HH | 20 August 2015


Holding the Man came a generation after my Catholic schoolboy days but the cultural paradigm was familiar. Throughout the film the Church struggles with the rich dynamic of human intimacy and young love.Although Tim Kroenet gives the Jesuits a gold star for being "relatively progressive and inclusive" the shine is tarnished at John's funeral the priest who knows that Tim regards John as his husband dismisses their relationship as mere friendship. Catholic schoolboy life in the 60s and 70s was cruel and unwelcoming for those of us attracted to our peers. For the six years of my life in that era at St Joseph's College Geelong I spent much of my break time in the school day with the same group of mates. Of that group three of us were gay but we had neither the language nor community to support each other's journey into sexuality. I am proud that my old school is now a participating member of the Safe School Coalition. I have life membership of the Old Collegians and have been invited back as a Gay man to tell my story of a different era and to encourage inclusion and welcome as school and footy oval values.
Tony Robertson | 20 August 2015


Feel a little bit sorry about the crassness of some of the comments above eg. "Please advise: How did John get AIDS in the first place? Is the movie frank about this? ....." What is the suggestion here? That Caleo and Conigrave's story should not be told because they both died! [Please note it is inaccurate to say that they "died from AIDS" What's with the prurience about whether or not they had relationships 'on the side'? If that's a test then probably 75%++ of the population of Australia stands condemned. The book, I would suggest , is already an Australian Classic. The first time I read it I was in tears by the end. My impression is that the play had the same effect on people, and that the movie is likely to take the world by storm. Not because it is about confronting homophobia, which it is; nor because it is about promoting marriage equality (which it says nothing about). But because it is about allowing people to have the freedom to love, and to recognise that love and tragedy will go side by side. Surely that's a profoundly Christian message. Replying & writing as a Christian! Stephen Parish Priest, St Mary Magdalene's Anglican Church, Adelaide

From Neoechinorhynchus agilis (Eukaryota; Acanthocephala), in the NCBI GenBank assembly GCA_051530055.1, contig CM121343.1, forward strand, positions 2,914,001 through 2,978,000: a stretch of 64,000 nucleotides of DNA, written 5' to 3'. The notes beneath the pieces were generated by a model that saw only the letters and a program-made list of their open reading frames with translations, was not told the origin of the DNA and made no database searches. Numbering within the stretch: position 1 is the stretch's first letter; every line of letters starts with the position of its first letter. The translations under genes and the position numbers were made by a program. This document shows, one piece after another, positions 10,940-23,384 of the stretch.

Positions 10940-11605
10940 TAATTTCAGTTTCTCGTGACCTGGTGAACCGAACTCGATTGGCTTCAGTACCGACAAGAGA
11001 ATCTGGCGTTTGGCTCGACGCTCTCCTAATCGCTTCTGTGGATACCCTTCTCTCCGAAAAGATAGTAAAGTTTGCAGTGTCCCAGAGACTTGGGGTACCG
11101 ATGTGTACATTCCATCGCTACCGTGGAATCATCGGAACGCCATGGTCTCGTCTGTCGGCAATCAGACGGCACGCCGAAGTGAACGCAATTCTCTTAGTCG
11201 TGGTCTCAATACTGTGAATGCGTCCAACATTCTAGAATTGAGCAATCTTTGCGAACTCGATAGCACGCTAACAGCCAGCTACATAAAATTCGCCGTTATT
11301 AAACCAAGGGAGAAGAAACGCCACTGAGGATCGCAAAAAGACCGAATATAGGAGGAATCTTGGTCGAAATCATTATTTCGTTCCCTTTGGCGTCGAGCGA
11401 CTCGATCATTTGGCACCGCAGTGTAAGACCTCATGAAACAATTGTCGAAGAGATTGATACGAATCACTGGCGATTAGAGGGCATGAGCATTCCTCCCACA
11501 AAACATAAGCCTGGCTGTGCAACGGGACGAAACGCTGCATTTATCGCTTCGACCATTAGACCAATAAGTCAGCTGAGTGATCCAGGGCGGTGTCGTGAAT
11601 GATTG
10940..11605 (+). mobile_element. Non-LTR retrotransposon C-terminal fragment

Stephen Clark | 20 August 2015


HH, if you're determined not to see the movie, which I haven't yet seen, please read the book, which I have read. That book gives insights into the struggles of a gay young man confronting his God-given sexuality in a discriminatory world. I will go to see the movie to reinforce the learnings from the book.
Peter Johnstone | 20 August 2015


By the late 1970s the Jesuits of Xavier would have been well aware of the change in social mores in society. In the 1960s I am unsure whether they would have been as tolerant of same sex attraction among their students. Many people would find both the book and the film confronting. I suspect that includes many who neither read nor saw it. I am unsurprised. To each his or her own.
Edward Fido | 20 August 2015


Mercy triumphs over judgment.
AO | 20 August 2015


I've noticed that the moderation of comments in ES is generally rather conservative and never allows comments which could be defamatory without evidence, especially in the case of Conigrave and Caleo who are not even alive to defend themselves against the suggestion in the first comment that John lived a life a promiscuity. Can someone please explain to me how this comment could possibly be justified and fair? It often only takes ONE sexual encounter with a HIV positive person for someone to be infected. And in the 80s when these young men were infected, there was little know about the virus and it's quite likely they were unaware of exactly what HIV was and how lethal it was until it was already too late.
MIKA | 21 August 2015


Mika, how is it defamatory to surmise that a gay person contracting HIV/AIDS might have done so through multiple sexual encounters with different partners? The advice of health authorities the world over for gays to use condoms in sex is predicated on propensity of gays to engage in this kind of lifestyle. It would make no sense if gay men were predominantly non-promiscuous. So is that advice defamatory too? And, so what if it’s known that John’s infection occurred after only one solitary extra-relationship encounter, corroborating your correct observation about the ease of HIV transmission? It only reinforces my point: certain styles of “love making” should be avoided because, inter alia, they are EXTREMELY dangerous, health-wise. A movie lauded for being “frank” which celebrates these forms of love but fails to intentionally convey their disastrous consequences is, in fact, far from frank. Just P.C., and dangerously so.